Steps on The Spiral StaircaseDon Feist from Dunedin wrote: I've just finished reading The Spiral Staircase, Karen Armstrong's second version of the second volume of her autobiography. There are several passages in it which might be of sufficiently wide interest, and which can sufficiently well stand alone.
The first is quoted, on page 289, from the twelfth century Muslim mystic and philosopher Ibn al-Arabi: “Do not attach yourself to any particular creed exclusively, so that you may disbelieve all the rest; otherwise you will lose much good, nay, you will fail to recognize the real truth of the matter. God, the omnipresent and omnipotent, is not confined to any one creed, for, he says, ‘Wheresoever you turn, there is the face of Allah’. Everyone praises what he believes; his god is his own creature, and in praising it he praises himself. Consequently he blames the beliefs of others, which he would not do if he were just, but his dislike is based on ignorance.”
In the second (pp210-292), in regard to her research for writing A History of God, Karen Armstrong wrote “To my very great surprise, I was discovering that some of the most eminent Jewish, Christian and Muslim theologians and mystics insisted that God was not an objective fact, was not another being, and was not an unseen reality like the atom, whose existence could be empirically demonstrated. Some went to so far as to say that God did not exist, because our notion of existence was too limited to apply to God.
Many of them preferred to say that God was Nothing, because this was not the kind of reality that we normally encountered.
It was even misleading to call God the Supreme Being, because that simply suggested a being like us, but bigger and better, with likes and dislikes similar to our own. ..... All traditions went out of their way to emphasize that any idea we had of God bore no absolute relationship to the reality itself, which went beyond it. Our notion of a personal God is one symbolic way of speaking about the divine, but it cannot contain the far more elusive reality."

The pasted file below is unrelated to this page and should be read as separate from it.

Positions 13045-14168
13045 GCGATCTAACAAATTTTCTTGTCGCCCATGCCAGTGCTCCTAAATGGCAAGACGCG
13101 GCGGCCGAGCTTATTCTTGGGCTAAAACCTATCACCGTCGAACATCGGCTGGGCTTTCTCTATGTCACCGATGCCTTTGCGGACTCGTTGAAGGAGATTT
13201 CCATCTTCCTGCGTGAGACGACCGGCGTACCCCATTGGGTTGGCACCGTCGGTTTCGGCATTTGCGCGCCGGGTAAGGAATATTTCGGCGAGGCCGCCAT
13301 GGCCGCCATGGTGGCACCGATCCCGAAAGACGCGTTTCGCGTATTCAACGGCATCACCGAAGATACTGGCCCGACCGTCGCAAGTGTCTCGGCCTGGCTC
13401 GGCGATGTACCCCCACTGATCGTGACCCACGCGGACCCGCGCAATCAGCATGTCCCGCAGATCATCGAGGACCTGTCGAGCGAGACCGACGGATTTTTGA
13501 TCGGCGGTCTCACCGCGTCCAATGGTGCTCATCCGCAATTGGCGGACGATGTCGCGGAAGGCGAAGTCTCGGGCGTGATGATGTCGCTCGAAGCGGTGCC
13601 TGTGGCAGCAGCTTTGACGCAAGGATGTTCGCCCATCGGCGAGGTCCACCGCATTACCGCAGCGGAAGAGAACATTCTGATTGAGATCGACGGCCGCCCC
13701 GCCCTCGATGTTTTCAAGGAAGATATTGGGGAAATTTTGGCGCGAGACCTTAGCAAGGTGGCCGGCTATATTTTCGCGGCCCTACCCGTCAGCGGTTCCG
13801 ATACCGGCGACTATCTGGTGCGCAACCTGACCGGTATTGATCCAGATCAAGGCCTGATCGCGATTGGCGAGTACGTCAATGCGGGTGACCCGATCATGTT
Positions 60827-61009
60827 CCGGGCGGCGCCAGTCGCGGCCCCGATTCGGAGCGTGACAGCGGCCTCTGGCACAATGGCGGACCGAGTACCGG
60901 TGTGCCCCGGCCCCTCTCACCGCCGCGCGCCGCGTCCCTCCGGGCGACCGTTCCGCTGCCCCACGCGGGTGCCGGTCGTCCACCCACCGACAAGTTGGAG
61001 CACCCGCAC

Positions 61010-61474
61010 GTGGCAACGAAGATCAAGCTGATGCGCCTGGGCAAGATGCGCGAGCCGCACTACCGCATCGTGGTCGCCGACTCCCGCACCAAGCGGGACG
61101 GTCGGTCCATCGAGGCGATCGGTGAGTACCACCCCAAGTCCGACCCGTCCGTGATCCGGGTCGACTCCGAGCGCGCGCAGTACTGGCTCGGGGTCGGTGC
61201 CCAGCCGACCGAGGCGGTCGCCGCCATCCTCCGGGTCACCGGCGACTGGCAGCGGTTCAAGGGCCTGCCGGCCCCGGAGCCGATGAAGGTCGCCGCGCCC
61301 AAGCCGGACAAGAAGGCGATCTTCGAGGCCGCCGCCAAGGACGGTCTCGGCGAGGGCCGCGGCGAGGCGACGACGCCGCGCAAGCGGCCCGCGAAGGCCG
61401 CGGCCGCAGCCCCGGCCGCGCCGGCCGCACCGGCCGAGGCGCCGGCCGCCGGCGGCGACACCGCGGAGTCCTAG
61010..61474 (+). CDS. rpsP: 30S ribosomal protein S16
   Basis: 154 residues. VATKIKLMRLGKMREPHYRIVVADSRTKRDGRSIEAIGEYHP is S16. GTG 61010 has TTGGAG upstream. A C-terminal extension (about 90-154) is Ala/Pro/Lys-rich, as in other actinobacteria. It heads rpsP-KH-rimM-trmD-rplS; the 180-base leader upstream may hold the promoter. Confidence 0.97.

The last, from p295, is: “I have discovered that the religious quest is not about discovering ‘the truth’ or ‘the meaning of life’ but about living as intensely as possible here and now. The idea is not to latch on to some superhuman personality or to ‘get to heaven’ but to discover how to be fully human, hence the images of the perfect or enlightened man, or the deified human being. Archetypal figures such as Muhammad, the Buddha, and Jesus become icons of fulfilled humanity. God or Nirvana is not an optional extra, tacked on to our human nature. Men and women have a potential for the divine, and are not complete unless they realize it within themselves. A passing Brahmin priest once asked the Buddha whether he was a god, a spirit, or an angel. None of these, the Buddha replied; ‘I am awake!’ “